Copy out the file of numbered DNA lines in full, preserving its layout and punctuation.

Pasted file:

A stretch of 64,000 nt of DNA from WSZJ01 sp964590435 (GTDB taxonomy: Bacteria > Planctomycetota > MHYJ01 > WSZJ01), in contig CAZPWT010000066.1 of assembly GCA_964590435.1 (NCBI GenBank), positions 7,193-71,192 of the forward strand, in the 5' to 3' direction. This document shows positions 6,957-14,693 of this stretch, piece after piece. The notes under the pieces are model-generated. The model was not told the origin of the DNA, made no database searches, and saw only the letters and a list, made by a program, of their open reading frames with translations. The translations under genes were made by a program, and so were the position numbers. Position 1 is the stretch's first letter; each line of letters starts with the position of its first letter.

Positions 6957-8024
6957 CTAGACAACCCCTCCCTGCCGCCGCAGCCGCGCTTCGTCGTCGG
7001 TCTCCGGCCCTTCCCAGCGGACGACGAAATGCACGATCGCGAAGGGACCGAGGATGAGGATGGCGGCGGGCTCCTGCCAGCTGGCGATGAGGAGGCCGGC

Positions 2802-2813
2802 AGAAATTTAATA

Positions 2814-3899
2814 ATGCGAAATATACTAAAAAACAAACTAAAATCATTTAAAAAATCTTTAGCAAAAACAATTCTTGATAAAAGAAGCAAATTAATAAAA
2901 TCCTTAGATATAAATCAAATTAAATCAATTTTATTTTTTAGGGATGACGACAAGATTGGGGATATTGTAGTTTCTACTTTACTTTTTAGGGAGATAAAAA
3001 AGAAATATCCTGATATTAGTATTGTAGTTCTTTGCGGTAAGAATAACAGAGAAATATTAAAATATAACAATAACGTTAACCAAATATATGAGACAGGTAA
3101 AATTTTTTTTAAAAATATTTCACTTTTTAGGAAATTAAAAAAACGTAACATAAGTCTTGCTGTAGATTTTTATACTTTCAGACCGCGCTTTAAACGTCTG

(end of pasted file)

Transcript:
A stretch of 64,000 nt of DNA from WSZJ01 sp964590435 (GTDB taxonomy: Bacteria > Planctomycetota > MHYJ01 > WSZJ01), in contig CAZPWT010000066.1 of assembly GCA_964590435.1 (NCBI GenBank), positions 7,193-71,192 of the forward strand, in the 5' to 3' direction. This document shows positions 6,957-14,693 of this stretch, piece after piece. The notes under the pieces are model-generated. The model was not told the origin of the DNA, made no database searches, and saw only the letters and a list, made by a program, of their open reading frames with translations. The translations under genes were made by a program, and so were the position numbers. Position 1 is the stretch's first letter; each line of letters starts with the position of its first letter.

Positions 6957-8024
6957 CTAGACAACCCCTCCCTGCCGCCGCAGCCGCGCTTCGTCGTCGG
7001 TCTCCGGCCCTTCCCAGCGGACGACGAAATGCACGATCGCGAAGGGACCGAGGATGAGGATGGCGGCGGGCTCCTGCCAGCTGGCGATGAGGAGGCCGGC

Positions 2802-2813
2802 AGAAATTTAATA

Positions 2814-3899
2814 ATGCGAAATATACTAAAAAACAAACTAAAATCATTTAAAAAATCTTTAGCAAAAACAATTCTTGATAAAAGAAGCAAATTAATAAAA
2901 TCCTTAGATATAAATCAAATTAAATCAATTTTATTTTTTAGGGATGACGACAAGATTGGGGATATTGTAGTTTCTACTTTACTTTTTAGGGAGATAAAAA
3001 AGAAATATCCTGATATTAGTATTGTAGTTCTTTGCGGTAAGAATAACAGAGAAATATTAAAATATAACAATAACGTTAACCAAATATATGAGACAGGTAA
3101 AATTTTTTTTAAAAATATTTCACTTTTTAGGAAATTAAAAAAACGTAACATAAGTCTTGCTGTAGATTTTTATACTTTCAGACCGCGCTTTAAACGTCTG